Jiro Dreams Of Sushi (2011/Magnolia Blu-ray)/Roy Clarke’s Last Of The Summer Wine 1992 (BBC DVD Set)
B-/C Sound: C+ Extras: B-/C- Main Programs: B-/C-
drink are always concurrent themes in film and TV, whether the works are
dramatic and scripted or documentaries, but some programs get more centered on
them and this occurs in all kinds of ways.
Gelb’s Jiro Dreams Of Sushi (2011)
tells the interesting and sometime amazing story of the now 85-years-old chef
of the title, who owns a small 10-seat restaurant in a corner of the subway in Japan that it
turns out makes some of the best seafood in the world. Michelin shocked the international food
community when it gave this small eatery its rare three-star highest rating and
this surprise hit documentary that is not only about the food, but a character
study of the man, the business, Japan and how the world has changed since Jiro
grew up and became a cook.
the program is spent examining his life outside of cooking than expected, but
we also see how that life brought him to this one and some remarkable
success. He has made great food and art
and even if you do not eat or like this kind of food, the points made here are
undeniable. This only runs 82 minutes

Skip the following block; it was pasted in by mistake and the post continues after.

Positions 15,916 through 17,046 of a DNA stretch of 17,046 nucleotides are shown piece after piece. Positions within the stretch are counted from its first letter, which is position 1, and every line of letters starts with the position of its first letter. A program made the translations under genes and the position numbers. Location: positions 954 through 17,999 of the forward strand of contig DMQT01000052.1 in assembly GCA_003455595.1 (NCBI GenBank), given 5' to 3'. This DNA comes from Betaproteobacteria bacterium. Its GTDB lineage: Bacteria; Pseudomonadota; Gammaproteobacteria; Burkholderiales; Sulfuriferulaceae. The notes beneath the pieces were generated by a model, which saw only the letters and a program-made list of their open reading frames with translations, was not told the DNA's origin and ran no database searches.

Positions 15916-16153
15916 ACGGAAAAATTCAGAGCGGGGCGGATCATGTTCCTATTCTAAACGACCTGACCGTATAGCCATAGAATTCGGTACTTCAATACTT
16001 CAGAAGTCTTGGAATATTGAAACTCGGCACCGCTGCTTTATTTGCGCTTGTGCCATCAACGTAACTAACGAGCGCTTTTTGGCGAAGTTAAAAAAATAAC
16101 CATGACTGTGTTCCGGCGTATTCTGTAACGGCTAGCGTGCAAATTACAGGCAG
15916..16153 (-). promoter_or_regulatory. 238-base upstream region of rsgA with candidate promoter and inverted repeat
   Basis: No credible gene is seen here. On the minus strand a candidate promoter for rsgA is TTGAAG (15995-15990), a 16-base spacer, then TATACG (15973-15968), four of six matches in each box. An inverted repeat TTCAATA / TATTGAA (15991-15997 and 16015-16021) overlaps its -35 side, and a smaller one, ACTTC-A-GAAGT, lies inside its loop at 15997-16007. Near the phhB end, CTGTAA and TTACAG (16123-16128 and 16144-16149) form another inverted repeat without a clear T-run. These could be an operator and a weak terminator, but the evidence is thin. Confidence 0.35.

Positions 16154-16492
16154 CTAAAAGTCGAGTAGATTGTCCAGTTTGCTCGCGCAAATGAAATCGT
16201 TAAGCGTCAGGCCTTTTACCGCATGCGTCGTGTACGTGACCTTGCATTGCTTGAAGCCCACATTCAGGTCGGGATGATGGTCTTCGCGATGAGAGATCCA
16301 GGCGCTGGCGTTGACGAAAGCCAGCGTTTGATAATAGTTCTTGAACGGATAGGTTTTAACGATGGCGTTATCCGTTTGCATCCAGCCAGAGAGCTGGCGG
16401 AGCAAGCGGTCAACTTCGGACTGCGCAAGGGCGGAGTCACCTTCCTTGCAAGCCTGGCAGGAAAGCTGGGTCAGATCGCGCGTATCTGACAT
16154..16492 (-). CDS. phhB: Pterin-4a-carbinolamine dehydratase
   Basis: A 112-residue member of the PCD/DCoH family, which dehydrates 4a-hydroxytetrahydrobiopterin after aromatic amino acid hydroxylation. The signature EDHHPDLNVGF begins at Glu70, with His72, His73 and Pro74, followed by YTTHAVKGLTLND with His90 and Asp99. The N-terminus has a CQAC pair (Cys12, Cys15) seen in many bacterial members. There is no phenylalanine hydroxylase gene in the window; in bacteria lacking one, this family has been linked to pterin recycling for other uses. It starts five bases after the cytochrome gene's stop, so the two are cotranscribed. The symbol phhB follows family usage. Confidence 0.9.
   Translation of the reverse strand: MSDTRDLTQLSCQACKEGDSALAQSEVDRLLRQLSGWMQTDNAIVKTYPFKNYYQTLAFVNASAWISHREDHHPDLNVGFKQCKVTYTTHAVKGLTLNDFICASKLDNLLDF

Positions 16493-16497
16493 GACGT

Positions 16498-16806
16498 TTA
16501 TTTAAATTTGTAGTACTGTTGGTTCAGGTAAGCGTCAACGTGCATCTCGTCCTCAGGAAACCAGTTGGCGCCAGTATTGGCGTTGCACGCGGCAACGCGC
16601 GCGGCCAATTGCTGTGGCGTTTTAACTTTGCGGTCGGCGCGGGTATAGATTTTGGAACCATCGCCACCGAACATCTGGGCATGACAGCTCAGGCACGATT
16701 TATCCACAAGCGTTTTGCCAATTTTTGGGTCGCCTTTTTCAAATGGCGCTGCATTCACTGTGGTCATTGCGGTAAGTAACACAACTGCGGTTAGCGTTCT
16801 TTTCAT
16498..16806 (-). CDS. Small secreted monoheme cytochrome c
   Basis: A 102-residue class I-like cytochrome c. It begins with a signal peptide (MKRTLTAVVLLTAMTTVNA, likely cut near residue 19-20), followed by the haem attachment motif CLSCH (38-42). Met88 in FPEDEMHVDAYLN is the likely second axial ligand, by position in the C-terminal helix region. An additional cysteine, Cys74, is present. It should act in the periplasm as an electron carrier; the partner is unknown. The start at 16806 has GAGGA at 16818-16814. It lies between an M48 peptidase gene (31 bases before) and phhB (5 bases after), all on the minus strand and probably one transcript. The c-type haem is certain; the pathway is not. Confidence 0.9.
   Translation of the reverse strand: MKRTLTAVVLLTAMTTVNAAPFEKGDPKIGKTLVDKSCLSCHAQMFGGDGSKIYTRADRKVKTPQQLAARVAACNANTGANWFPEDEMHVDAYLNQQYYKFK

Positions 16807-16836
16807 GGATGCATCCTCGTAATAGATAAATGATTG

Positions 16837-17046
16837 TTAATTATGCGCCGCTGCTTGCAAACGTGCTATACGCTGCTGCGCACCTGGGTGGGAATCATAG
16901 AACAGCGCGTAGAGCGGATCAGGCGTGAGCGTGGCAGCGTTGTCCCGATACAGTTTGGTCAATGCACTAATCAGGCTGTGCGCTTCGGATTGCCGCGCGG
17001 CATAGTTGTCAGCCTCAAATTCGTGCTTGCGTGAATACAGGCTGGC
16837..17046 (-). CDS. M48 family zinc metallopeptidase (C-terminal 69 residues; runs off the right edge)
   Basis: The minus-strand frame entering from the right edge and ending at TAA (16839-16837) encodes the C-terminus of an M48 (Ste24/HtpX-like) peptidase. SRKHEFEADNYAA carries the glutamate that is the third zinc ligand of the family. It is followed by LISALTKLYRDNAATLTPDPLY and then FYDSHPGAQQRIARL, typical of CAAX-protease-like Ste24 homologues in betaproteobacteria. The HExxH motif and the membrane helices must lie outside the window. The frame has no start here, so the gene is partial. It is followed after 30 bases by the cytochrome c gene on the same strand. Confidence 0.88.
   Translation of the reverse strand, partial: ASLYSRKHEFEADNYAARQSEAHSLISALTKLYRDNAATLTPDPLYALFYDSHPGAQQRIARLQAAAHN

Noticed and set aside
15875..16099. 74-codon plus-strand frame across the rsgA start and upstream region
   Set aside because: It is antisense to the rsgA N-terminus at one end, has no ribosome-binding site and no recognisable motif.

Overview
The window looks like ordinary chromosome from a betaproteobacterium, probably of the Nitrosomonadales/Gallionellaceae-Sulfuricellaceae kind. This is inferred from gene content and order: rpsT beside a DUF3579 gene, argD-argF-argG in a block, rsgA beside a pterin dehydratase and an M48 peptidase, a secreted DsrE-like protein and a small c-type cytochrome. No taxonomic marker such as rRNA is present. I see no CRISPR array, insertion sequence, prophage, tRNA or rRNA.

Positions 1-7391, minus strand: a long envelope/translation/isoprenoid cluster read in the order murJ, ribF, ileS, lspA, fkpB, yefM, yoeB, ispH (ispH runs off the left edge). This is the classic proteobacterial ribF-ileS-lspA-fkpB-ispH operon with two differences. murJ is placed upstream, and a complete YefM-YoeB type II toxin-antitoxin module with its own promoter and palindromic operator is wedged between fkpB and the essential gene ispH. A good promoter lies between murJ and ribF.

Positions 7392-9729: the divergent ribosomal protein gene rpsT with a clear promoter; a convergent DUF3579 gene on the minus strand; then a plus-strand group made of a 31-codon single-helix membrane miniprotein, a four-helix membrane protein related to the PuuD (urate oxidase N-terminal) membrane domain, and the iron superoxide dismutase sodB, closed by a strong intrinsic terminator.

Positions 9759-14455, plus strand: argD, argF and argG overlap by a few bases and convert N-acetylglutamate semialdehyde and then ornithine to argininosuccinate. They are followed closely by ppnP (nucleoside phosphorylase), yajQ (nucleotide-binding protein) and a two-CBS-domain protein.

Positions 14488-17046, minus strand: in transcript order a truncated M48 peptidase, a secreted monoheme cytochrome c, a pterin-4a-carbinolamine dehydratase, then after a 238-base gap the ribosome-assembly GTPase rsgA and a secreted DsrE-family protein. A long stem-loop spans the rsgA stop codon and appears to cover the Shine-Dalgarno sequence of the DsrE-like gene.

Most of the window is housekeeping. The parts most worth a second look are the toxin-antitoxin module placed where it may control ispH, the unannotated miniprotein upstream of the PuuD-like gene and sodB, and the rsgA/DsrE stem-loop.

(it should have been longer) and parallels the recent Le Cirque: A Table In Heaven (2009, reviewed elsewhere on this
site) about a very successful restaurateur in New York City in his twilight years that also
considers changes in the world at large.
good too and deserves the good reputation it has, so definitely know the hype
is mostly accurate.
include a feature length audio commentary track by Gelb and Editor Brandon
Driscoll-Luttringer, a Theatrical Trailer, piece on Masters, a Sushi Gallery
and Deleted Scenes; some of which should not have been cut.
tying food and drink to old age, the seemingly endless Roy Clarke’s Last Of The Summer Wine 1992 series from the BBC
series is a comedy whose title is a metaphor for the twilight years of the
characters featured. For me, it has long
become a one-note show and not as good as similar British series, but someone
liked it and this latest set is an exclusive from the BBC Store. If you must see the show, start with its
debut season, but you’ll have nine half-hours here if you get this set.
extra (we’ll count it as such) is the 1992 TV special Stop That Castle.
1.78 X 1 digital High Definition image on Jiro
was shot on at least two different HD sources that are noticeable. We get some nice shots here and there, but we
also get more than our share of shaky camera work and motion blur. Still, that is what one expects from
documentary production like this these days, so that is no surprise. The 1.33 X 1 image on Wine is soft and likely comes from older video masters. The DTS-HD MA (Master Audio) 5.1 Japanese lossless
mix is on Jiro has its audio coming
from the center channel far too often and only music seems to fill the
surrounds. I have not experienced a mix
like this since some of Woody Allen’s films, so it is no surprise that the
lossy Dolby Digital 2.0 Stereo on Wine
is its equal despite it age and the simplicity of its mix.
- Nicholas Sheffo